Love is... back
The story goes something like this: it's 1967, and Kim Grove, a New Zealand-born waitress living in California, begins a relationship with a dashing Italian, Roberto Casali. According to one account, she was too shy to express her feelings directly and left him little love cartoons; in another, she sent him the cartoons in letters. Either way, those cartoons began to stack up -- an image of a cartoony version of Kim or Roberto or the two together with the words "Love is..." followed by another thought or idea or moment.
In 1971, Roberto got the message and married Kim; in 1974, he thought her cartoons might resonate with others. He brought them to the Los Angeles Times Syndicate, which snapped them up. Kim Casali continued to create her "Love is..." cartoons, which were printed here at the paper, syndicated nationally and appeared in more than 60 countries.
The cartoons, of two usually naked figures (sometimes they wear overalls) were omnipresent in the '70s. "Love is... when he only wants to dance with you," "Love is... wearing something that turns his head," and "Love is... when you call a truce" are some of those that have made it into the new anthology "Love is... all around" from Abrams, all of which feature the cute cartoon couple. Depending on your point of view, they're adorable or sickly sweet, too much or entirely true. "Love is... weatherproof," "Love is... finding a rainbow in every shower," "Love is... more precious when you're far away."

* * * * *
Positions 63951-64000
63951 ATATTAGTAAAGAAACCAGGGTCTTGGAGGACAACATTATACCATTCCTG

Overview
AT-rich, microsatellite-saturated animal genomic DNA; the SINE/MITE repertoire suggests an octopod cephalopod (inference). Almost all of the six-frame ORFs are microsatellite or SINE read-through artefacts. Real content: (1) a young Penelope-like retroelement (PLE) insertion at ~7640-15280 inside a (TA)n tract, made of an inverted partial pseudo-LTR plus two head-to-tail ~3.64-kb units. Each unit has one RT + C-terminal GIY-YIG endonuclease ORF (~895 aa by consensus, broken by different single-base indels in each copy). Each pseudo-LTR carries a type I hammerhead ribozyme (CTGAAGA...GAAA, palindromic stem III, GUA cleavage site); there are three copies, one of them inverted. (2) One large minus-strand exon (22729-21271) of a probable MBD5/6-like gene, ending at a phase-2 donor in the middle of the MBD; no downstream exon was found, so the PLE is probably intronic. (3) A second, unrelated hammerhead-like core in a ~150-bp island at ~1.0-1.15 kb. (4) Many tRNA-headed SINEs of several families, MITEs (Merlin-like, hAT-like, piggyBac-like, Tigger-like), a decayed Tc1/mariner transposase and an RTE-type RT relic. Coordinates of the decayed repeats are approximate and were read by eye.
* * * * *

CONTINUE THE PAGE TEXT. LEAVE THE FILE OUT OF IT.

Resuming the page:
Having differences of opinion on the "Love is..." cartoons has an actual legacy. In 1974, The Times ran a story titled, "Love is... Stirring up a Hornet's Nest." Reader Edith Zaslow had written in, finding one of the cartoons sexist and offensive to women -- including one which read, "Love is... cleaning the coffee table after him several times a day." We asked other readers to tell us what they thought, and most of the responses were along the lines of, "It really does put down women," and "I've always thought the cartoon one of the most insipid I've ever read." A few, however, stood up for Casali, writing, "The cartoons have always seemed to me to be a wonderful representation of what true love and marriage is all about."
Roberto Casali died of cancer in 1976; Kim Casali died in 1997. They had three sons; the eldest, Stefano, brought this book to publication. The youngest son, Milo, was born 17 months after his father's death -- Roberto, knowing he was ill, had banked his sperm for artificial insemination. That might be hard to explain in a cartoon, but it seems like it surely is love.
-- Carolyn Kellogg